A Probe of the Scattering Medium
The OH (1720 MHz) masers associated with Sgr A East and the CND
appear to broadened
by the scattering medium toward the Galactic Center. Anisotropic
scattering has been observed toward Sgr A^* and a number of OH/IR
stars in the Galactic Center region. What is potentially
interesting about the scattered size and shape
of OH (1720 MHz) masers is the small
angular separation of maser spots from each other from
which the scattering properties on small
angular scales can be studied. The correlation of
the position angles of scatter-broadened maser spots
are used to measure the length scale of the magnetic fluctuations in the
turbulent medium of the Galactic Center.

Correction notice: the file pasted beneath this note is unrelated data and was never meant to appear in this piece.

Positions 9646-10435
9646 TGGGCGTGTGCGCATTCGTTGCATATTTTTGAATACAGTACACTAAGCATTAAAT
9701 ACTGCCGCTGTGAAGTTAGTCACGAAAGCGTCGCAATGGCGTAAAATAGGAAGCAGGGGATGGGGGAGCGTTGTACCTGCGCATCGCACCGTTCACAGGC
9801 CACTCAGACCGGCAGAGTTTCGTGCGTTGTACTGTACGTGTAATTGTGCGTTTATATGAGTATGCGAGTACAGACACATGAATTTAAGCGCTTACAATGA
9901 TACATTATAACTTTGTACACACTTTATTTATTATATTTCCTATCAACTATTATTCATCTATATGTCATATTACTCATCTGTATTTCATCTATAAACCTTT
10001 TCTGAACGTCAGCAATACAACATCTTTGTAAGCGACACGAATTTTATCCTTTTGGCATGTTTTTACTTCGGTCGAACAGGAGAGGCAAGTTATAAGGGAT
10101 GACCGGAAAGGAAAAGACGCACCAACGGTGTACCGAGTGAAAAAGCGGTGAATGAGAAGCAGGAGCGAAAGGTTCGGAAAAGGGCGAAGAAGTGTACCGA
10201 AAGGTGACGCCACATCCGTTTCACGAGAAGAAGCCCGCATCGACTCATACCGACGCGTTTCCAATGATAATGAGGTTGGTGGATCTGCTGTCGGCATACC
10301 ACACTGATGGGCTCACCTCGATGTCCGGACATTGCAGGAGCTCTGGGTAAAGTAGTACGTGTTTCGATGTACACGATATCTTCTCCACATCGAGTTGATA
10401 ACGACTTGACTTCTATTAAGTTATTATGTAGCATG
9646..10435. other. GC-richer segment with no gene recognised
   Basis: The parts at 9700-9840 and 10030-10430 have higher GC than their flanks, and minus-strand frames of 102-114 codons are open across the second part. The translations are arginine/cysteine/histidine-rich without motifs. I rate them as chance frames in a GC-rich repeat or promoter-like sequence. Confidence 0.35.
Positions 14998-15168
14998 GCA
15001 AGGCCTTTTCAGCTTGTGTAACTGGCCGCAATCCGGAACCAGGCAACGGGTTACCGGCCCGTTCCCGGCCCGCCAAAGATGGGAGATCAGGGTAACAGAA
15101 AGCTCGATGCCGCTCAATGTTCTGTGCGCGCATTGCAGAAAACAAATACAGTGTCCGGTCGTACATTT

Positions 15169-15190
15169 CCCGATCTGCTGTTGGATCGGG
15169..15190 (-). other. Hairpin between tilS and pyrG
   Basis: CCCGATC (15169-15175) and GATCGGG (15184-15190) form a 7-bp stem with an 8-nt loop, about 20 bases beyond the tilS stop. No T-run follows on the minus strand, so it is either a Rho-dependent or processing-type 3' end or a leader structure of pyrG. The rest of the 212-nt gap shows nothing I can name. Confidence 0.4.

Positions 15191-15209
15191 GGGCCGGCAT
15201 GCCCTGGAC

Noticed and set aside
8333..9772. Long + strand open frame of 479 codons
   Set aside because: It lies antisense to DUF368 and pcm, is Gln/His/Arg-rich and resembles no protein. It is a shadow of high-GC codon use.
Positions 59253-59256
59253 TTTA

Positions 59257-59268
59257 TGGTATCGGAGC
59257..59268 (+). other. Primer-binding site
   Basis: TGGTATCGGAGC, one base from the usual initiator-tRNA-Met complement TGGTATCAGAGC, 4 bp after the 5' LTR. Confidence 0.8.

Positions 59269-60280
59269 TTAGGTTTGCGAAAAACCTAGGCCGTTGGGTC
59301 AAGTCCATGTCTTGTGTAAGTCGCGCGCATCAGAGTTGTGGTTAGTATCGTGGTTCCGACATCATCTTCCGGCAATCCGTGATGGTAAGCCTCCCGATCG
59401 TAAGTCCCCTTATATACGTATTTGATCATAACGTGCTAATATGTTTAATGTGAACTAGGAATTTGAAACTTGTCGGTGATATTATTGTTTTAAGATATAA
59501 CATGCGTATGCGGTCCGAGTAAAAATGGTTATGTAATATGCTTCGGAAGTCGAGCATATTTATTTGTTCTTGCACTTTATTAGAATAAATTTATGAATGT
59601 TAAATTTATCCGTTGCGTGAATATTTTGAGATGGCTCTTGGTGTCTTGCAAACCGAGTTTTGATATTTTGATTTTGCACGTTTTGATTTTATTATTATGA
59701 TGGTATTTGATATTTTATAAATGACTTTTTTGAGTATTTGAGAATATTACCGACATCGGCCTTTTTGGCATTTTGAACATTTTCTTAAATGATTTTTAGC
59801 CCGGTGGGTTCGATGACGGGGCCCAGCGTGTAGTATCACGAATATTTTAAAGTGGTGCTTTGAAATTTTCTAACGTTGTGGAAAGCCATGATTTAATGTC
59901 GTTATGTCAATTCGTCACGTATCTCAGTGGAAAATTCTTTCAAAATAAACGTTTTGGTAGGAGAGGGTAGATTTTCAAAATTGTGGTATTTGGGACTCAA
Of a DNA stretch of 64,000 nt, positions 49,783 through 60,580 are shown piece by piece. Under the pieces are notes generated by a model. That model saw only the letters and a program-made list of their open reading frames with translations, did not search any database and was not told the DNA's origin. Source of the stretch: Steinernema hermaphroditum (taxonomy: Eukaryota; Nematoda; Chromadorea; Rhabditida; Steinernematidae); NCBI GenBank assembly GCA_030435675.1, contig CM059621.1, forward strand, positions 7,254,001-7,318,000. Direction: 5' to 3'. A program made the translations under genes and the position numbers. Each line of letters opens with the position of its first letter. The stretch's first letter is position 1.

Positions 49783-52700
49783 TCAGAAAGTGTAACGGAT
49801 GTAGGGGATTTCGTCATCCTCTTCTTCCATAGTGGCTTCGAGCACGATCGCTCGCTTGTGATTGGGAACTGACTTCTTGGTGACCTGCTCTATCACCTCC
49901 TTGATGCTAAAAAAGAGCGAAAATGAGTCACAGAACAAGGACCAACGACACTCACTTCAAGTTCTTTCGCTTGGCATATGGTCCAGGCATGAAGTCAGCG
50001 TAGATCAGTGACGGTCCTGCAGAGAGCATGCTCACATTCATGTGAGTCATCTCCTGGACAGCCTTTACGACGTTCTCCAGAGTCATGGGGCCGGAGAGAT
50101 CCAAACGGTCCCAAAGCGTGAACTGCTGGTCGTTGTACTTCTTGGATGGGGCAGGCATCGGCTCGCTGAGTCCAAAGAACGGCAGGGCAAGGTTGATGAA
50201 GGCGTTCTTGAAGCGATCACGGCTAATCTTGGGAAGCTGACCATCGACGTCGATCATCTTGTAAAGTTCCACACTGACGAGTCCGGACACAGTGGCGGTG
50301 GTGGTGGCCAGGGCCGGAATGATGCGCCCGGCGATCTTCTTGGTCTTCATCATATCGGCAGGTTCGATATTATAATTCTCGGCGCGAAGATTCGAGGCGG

Recent study by Yusef-Zadeh et al. (1998) estimates the
size of this fluctuation to be of the order of 0.1-0.2 pc.
A Probe of the Gas Dynamics
The maser sources generally arise at the edge of supernova shells where the
acceleration is tangential to the line of sight and the condition for
velocity coherence is achieved by having a small velocity gradient
along the line of sight. Most sources with OH (1720 MHz) masers
Galactic Center show small
velocity dispersion along the rim of the supernova shells.
This implies that
the radial velocity of the masers
is close to the systemic velocity of the molecular cloud. However,
the masers associated with the shell of Sgr A East show a large
velocity dispersion across the shell. This large velocity
difference is considered to be to due to a strong shear that
Sgr A East is experiencing near the deep gravitational potential of
the Galactic Center. In this scenario, Yusef-Zadeh et al. (1998)
argue that the Sgr A East molecular cloud has to be located within
5 pc behind the Galactic Center if tidal shear
is responsible for the observed velocity difference across
the shell of the SNR.